We know about all the individual ranking signals that play into a website’s success in the search results: load time, backlinks, mobile-responsiveness, and so on. However, Google is finally announcing an update that takes the bigger picture into account.
The upcoming Google Page Experience update, set to launch in June, introduces a new ranking algorithm that judges pages based on the perceived overall user experience. That includes the aforementioned ranking signals and more.
Google released an exhaustive developer document on the criteria for a favorable page experience, most of which are not novel recommendations in the world of SEO: mobile-friendliness, overall website security, serving over HTTPs.
Source: Google Developers
Rather than diving into these already well-known concepts, we’ll cover some of the newer facets of this Page Experience update — and what to know before you start optimizing.
Core Web Vitals are… vital
One of 2021’s premiere ranking signals, Core Web Vitals help assess overall page load speed and the elements that might be slowing it down. In short, these are the metrics that Google considers the “core” of page performance.
They consist of:
- Largest Contentful Paint (LCP): Measures loading performance
- First Input Delay (FID): Measures length of time until page interactivity
- Cumulative Layout Shift (CLS): Measures visual stability
To check the performance of your pages and see which of the above factors need the most improvement, plug your website URL into Google’s PageSpeed Insights. It will even populate with specific recommendations you can send on to your developer to optimize page load times.
There won’t be an immediate impact
Google’s John Mueller has already clarified that Page Experience will not be a real-time update, but rather a slow accumulation of data over time. There is even a 28-day delay in gathering Core Web Vital data, so an immediate change won’t be possible. In fact, it will probably have several follow-up updates.
The biggest reason there won’t be a massive immediate impact is that many of the elements that make up the Page Experience update are already ranking signals that Google looks at. Load time and page performance have been ranking factors in the past, just on a less granular level.
Furthermore, site owners should have been paying attention to their performance already. This new update — and Core Web Vitals in general — just provide a cleaner roadmap.
Content is still #1
Simply having a high PageSpeed Insights performance score will not be enough to veil weak or thin content. In a recent blog post from Google Developers, it’s stated:
While all of the components of page experience are important, we will prioritize pages with the best information overall, even if some aspects of page experience are subpar. A good page experience doesn’t override having great, relevant content. However, in cases where there are multiple pages that have similar content, page experience becomes much more important for visibility in Search.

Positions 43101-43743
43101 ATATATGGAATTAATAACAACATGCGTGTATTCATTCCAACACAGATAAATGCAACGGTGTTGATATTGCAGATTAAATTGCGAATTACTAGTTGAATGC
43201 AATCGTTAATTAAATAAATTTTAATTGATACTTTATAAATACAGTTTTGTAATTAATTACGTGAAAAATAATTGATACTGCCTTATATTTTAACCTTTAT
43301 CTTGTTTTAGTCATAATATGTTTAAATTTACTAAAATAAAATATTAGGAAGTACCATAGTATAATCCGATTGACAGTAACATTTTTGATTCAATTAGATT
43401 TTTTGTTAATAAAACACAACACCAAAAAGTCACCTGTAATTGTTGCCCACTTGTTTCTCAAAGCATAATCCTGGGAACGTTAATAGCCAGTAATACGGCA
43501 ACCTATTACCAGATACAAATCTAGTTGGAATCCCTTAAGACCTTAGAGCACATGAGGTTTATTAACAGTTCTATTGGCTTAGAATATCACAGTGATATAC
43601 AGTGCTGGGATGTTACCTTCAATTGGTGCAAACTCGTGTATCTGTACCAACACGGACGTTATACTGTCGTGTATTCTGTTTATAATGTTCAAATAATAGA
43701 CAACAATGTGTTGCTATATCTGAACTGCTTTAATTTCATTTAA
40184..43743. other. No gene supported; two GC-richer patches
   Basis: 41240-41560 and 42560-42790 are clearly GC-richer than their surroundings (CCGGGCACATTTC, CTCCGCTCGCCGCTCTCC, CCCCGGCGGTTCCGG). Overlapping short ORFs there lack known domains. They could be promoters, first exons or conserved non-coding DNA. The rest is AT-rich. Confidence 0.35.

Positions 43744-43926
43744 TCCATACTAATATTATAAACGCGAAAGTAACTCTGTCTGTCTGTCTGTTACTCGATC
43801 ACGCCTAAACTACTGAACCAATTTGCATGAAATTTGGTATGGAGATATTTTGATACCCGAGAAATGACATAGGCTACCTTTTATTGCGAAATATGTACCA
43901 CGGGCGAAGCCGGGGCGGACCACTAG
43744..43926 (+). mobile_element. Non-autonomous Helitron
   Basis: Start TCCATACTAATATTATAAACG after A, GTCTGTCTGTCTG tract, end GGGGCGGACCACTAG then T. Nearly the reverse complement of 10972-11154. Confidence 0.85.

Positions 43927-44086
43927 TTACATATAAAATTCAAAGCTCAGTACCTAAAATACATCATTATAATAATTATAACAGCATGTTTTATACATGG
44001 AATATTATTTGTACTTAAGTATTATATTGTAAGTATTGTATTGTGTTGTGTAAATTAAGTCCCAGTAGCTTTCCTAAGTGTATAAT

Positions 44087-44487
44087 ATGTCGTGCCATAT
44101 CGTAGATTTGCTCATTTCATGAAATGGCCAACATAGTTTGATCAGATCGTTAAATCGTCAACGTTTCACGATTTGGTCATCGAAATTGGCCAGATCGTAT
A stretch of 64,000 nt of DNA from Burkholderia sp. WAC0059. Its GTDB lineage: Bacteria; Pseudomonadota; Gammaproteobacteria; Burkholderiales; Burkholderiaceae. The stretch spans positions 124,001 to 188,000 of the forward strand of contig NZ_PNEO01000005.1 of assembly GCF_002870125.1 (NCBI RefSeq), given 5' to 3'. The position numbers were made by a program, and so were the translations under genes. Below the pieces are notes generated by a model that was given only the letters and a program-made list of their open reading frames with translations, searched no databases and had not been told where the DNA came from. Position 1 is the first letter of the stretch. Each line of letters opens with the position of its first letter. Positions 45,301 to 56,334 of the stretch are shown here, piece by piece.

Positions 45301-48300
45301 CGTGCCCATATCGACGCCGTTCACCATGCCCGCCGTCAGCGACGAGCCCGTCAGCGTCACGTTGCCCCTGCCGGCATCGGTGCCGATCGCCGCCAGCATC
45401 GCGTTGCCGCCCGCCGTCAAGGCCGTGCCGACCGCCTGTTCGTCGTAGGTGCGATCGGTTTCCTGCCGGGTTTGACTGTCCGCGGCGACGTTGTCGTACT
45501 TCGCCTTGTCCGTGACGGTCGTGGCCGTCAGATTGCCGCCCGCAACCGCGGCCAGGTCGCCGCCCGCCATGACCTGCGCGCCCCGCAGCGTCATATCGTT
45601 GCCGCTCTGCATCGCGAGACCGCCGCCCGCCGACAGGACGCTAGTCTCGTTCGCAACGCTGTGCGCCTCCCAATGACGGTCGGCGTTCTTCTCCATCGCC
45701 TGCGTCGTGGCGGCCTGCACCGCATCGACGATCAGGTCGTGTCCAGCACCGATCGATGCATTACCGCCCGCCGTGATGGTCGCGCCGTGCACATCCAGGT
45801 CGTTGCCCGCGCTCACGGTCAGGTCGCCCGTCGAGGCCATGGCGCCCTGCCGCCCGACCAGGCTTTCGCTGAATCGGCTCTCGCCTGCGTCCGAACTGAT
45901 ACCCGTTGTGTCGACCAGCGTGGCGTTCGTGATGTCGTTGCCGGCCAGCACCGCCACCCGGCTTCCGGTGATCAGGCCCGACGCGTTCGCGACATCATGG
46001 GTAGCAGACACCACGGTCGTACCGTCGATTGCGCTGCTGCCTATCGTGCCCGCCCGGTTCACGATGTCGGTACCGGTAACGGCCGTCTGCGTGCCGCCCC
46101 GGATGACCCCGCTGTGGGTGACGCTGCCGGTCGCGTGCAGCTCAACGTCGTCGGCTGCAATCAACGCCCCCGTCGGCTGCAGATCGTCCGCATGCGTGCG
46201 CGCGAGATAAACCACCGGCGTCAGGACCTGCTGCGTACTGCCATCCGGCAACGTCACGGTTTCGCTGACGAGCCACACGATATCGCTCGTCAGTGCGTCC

– Google Developers
In this sense, Google is urging us to look at performance scores more as a tiebreaker than determining factor. Expertise, authority, and trustworthiness (E-A-T) are the key players when it comes to Page Quality in SEO, all of which are achieved with relevant and credible content.
Non-AMP pages can enter Top Stories
With this update, Accelerated Mobile Pages (AMPs) will no longer be the only pages eligible for Google’s Top Stories carousel in the search results. The same Page Experience metrics applied to its ranking criteria for standard search results will apply to the Top Stories feature as well.
According to Google: “AMP is one of the easiest and cost-effective ways for publishers looking to achieve great page experience outcomes. Based on the analysis that the AMP team has done, the majority of the AMP pages achieve great page experiences.”
It will launch this summer
There’s no set date this update is expected to drop. In fact, it was just recently pushed back from May to June. A gradual rollout is now supposed to kick off in mid-June, with a full rollout by August.
Keep in mind, this comes a year after Google initially announced the update, which was supposed to launch in September 2020.
Rather than waiting another month to see where things stand, we recommend getting the ball rolling on Page Experience within your own website. If you haven’t addressed one or all of the Page Experience signals (Core Web Vitals, Mobile-Friendly, Safe Browsing, HTTPS, No Intrusive Interstitials), then it may be time to crack down on these factors.
Many of them are already playing a role in your website’s ranking, so don’t wait until the Page Experience update happens to make improvements.